Once again the buzz, buzz, buzz sound woke me from sleep at 5:30am, and once again I knew it was coming from the apartment upstairs. I would never have guessed that a vibrating phone alarm on another floor would be able to wake me, but this was the fourth time it had happened, so these impromptu scientific trials testing the hypothesis had yielded some reliable if surprising (and annoying) results.
As a chronic headache sufferer, maintaining a regular sleep schedule is one of the most important ways I can prevent a painful flare-up. My most reliable headache trigger by far is not getting enough sleep or being forced to wake up earlier than normal. Whenever I’ve had to alter my routine to catch an early flight or go to an early meeting I feel wrecked for the rest of the day. It’s hard for me to concentrate. I spend the day in a mental fog. Sometimes I take a nap in the afternoon, which only makes it harder for me to go to sleep at my regular time that night.
So, I was not only annoyed by my neighbor’s alarm, I was concerned about how the disruption it caused in my sleep would affect me for the rest of the day. I’d tried working with him about the problem. After the first two times it woke me at an early hour I left a note on his door asking if the noise had been coming from his apartment and if so to please do something to prevent it. He came down later that evening and we had a good conversation about it, so I thought the problem would be resolved.
Unfortunately I was woken again a few weeks later at 6:30am on a Saturday, and now a week after that at 5:30am, so the problem had definitely not been resolved. To add to the difficulty, my neighbor didn’t always turn off the alarm right away, but instead let it buzz, buzz, buzz for several minutes. On the second occasion it went on for at least 40 minutes, and even penetrated the ear plugs I tried wearing to block it out. I was only able to go back to sleep by listening to music on headphones, which is not the most comfortable way to lay your head on a pillow.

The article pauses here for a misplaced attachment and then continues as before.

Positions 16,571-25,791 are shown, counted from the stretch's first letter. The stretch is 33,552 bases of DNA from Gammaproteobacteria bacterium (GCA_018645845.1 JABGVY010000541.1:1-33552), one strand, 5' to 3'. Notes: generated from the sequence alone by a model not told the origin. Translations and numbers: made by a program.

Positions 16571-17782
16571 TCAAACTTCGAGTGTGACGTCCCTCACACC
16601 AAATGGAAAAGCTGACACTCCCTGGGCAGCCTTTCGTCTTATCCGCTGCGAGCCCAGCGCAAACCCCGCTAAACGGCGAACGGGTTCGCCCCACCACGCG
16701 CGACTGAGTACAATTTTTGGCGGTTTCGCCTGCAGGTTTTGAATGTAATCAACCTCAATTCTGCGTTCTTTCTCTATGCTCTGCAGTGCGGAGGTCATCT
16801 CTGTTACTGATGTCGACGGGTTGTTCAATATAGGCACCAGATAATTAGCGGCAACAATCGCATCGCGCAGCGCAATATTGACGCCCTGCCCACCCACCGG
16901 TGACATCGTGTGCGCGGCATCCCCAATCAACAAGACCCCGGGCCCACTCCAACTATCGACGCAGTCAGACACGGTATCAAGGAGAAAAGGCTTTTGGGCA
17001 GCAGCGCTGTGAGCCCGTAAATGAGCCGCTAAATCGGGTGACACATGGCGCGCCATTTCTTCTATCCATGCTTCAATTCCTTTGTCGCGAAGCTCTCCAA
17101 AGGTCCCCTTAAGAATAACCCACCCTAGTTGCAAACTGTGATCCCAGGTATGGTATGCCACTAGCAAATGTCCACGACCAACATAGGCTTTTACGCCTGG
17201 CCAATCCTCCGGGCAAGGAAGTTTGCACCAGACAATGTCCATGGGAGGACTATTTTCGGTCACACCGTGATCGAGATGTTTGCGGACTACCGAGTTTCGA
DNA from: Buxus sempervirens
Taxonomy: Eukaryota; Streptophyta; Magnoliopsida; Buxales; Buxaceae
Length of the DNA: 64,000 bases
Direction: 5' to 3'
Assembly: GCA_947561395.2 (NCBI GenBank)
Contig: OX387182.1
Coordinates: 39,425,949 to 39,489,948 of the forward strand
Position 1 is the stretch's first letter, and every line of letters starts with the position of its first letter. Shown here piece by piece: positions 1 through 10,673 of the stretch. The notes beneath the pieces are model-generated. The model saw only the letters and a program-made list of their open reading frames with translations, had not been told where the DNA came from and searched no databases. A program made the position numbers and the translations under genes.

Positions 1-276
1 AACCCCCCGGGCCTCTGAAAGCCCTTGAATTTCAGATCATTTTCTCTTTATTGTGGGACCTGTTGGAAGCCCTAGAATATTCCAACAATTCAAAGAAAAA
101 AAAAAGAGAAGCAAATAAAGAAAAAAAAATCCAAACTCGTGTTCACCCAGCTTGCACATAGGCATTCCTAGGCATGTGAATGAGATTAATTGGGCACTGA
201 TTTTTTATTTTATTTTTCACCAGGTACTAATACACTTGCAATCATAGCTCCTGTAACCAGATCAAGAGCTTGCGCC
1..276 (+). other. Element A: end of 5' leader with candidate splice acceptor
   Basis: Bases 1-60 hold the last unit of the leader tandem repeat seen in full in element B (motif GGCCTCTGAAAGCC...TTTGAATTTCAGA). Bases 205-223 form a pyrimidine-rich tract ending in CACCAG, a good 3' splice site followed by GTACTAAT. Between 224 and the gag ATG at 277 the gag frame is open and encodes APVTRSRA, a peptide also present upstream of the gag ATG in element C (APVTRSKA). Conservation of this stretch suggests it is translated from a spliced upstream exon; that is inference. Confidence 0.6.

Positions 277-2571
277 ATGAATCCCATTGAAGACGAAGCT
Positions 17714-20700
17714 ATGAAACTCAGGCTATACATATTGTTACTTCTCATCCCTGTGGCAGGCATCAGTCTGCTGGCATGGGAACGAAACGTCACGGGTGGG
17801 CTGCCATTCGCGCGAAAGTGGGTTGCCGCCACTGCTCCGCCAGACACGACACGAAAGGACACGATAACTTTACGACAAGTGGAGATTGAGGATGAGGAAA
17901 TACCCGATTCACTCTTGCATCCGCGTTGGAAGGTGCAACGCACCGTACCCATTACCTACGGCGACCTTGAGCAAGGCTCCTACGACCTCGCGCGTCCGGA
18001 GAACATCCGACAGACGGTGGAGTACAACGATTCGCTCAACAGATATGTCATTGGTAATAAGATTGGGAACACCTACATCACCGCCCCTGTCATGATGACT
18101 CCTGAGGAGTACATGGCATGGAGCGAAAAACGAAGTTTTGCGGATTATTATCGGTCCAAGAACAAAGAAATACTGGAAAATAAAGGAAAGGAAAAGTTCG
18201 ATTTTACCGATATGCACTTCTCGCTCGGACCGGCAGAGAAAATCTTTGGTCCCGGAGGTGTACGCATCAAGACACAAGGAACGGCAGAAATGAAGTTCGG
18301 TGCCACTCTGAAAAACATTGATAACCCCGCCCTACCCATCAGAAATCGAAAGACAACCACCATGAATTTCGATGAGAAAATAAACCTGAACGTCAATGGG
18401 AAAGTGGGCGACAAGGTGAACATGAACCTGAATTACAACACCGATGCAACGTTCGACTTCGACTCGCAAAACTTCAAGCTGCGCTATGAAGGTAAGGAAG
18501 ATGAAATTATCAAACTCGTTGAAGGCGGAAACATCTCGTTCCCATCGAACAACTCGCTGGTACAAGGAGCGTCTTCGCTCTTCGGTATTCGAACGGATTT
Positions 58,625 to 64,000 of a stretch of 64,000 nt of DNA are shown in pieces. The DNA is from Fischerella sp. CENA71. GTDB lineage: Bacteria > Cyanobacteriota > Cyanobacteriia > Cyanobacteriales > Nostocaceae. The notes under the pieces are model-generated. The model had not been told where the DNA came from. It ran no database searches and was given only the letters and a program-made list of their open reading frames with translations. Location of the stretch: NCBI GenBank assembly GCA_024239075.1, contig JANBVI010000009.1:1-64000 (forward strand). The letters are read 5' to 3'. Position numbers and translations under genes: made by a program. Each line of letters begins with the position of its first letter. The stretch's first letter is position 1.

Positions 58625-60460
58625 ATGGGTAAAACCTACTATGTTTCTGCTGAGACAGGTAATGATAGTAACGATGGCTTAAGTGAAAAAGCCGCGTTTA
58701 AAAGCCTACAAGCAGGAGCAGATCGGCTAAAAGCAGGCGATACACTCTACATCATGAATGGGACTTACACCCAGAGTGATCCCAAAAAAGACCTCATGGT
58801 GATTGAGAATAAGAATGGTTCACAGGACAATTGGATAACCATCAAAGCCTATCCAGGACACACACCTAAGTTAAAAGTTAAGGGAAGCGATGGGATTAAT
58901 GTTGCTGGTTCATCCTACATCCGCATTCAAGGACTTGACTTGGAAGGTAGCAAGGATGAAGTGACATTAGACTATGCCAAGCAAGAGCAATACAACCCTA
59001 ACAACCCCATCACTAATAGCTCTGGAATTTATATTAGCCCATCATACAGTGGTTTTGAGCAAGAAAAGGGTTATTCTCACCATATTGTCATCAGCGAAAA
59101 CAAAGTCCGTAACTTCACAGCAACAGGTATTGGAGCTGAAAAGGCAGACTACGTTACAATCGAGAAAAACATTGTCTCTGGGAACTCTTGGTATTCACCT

I decided to finally bring up the problem with my apartment manager, and was incredibly disappointed when he appeared to take the side of the upstairs tenant. In his email reply he said that the vibrating alarm was “a very reasonable way to wake yourself up in situation where you share walls with neighbors.” After I read his email I felt the same way I often feel when I try to explain my life to people. It felt like he was saying, “You are broken. I don’t believe this could happen to someone. Your pain is not real to me.”
I didn’t bring up the issue of my headache with either my neighbor or my rental manager. I don’t like to play the headache card first off the top of the deck. Like many chronic pain sufferers I don’t want to look like I’m asking for special treatment. I don’t want to be pitied. I don’t want to be seen as the girl who only complains about her situation in life. I want to be like one of the “normal” people to whom waking up early is just an annoyance, not a possible trigger for a day of pain.
If the situation continues, perhaps I will feel forced to bring up my health problem, maybe even get a doctor’s note. But I fear that even that will not be taken seriously, that my neighbor and the apartment manager will just roll their eyes and think, “What a crybaby. I hope she leaves when her lease is up.”
But above all I feel sadness that there is such a lack of support from my community, that my neighbor and my apartment manager don’t seem to care about the way this early morning alarm is disrupting my life. More than anything I have always desired validation from my community, acceptance that my pain is real and that they will make reasonable accommodations not to make my pain even worse. True, these two people don’t know the full impact the alarm has on my health, but the lack of sympathy so far makes me wonder if they would care at all. Is it even worth broaching the topic?
Have you ever had a neighbor or friend do something that makes your headache worse? Do you have a coworker who insists on wearing perfume even though it triggers your migraine? How can we communicate with these people so they understand the impact their actions have on our health without going to war with them?